Charles Jennings (1916-2006) served for more than forty years as RCA Global Communications’ primary liaison in Japan, figuring prominently in the development of post-World War II Japanese communications systems. The collection consists primarily of black and white and color photographs, albums, advertising posters, papers, and unbound scrapbook boards of photographs and ephemera. The images predominantly relate to Jennings’ business and personal life during his time in Japan, addressing the themes of Japanese and trans-Pacific telecommunications activities, particularly relating to RCA; postwar Japanese-American business and informal diplomatic relations; and life in postwar Tokyo.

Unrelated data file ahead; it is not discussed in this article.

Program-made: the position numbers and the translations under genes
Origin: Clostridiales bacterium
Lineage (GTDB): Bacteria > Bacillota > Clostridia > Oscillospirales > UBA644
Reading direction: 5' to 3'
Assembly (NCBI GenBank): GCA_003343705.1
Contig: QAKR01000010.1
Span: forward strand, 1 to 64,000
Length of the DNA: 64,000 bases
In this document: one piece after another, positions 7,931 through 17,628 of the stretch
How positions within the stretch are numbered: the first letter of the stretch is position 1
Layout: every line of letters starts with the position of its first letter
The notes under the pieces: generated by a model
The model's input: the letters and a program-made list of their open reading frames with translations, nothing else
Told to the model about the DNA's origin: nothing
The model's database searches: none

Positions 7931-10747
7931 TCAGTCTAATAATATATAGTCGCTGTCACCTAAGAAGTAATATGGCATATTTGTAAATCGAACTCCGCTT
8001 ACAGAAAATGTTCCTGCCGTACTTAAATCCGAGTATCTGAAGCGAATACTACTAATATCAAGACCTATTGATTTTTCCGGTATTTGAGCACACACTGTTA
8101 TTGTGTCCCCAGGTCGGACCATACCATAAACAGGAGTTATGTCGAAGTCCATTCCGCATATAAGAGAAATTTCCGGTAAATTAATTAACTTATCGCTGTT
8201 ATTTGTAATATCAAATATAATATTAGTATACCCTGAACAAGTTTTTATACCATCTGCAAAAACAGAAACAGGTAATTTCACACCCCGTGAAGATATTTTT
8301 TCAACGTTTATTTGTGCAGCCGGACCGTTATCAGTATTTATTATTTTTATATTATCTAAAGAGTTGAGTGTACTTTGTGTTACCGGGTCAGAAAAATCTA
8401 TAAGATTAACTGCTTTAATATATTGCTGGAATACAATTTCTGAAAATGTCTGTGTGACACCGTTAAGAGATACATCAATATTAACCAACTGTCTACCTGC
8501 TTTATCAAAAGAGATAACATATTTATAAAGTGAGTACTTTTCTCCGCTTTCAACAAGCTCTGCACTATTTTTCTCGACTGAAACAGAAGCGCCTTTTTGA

World's Fairs, also known as International Expositions, are large-scale exhibitions that highlight technology, agriculture, and other innovations of national or cultural significance. The Century 21 Exposition, also known as the Seattle World's Fair, ran from April 21 to October 21, 1962. It began as an effort by Seattle city councilman Al Rochester (1895-1989) to revitalize the downtown core and recreate the success of the city's Alaska-Yukon-Pacific Exposition of 1909. It evolved within a few years under the direction of general manager Ewen Dingwall (1914-1996). He changed the initial "Festival of the West" theme to "America's Space Age World's Fair." This item is a first edition souvenir commemorative album documenting the first transcontinental telephone call via the groundbreaking Telestar Satellite from U.S. Senator Warren G. Magnuson (1905-1989) and Senator Robert Kerr (1896-1963), calling Washington State Governor Albert Rosellini (1910-2011) and Ewen Dingwall from atop the newly constructed, 600-foot-high Space Needle.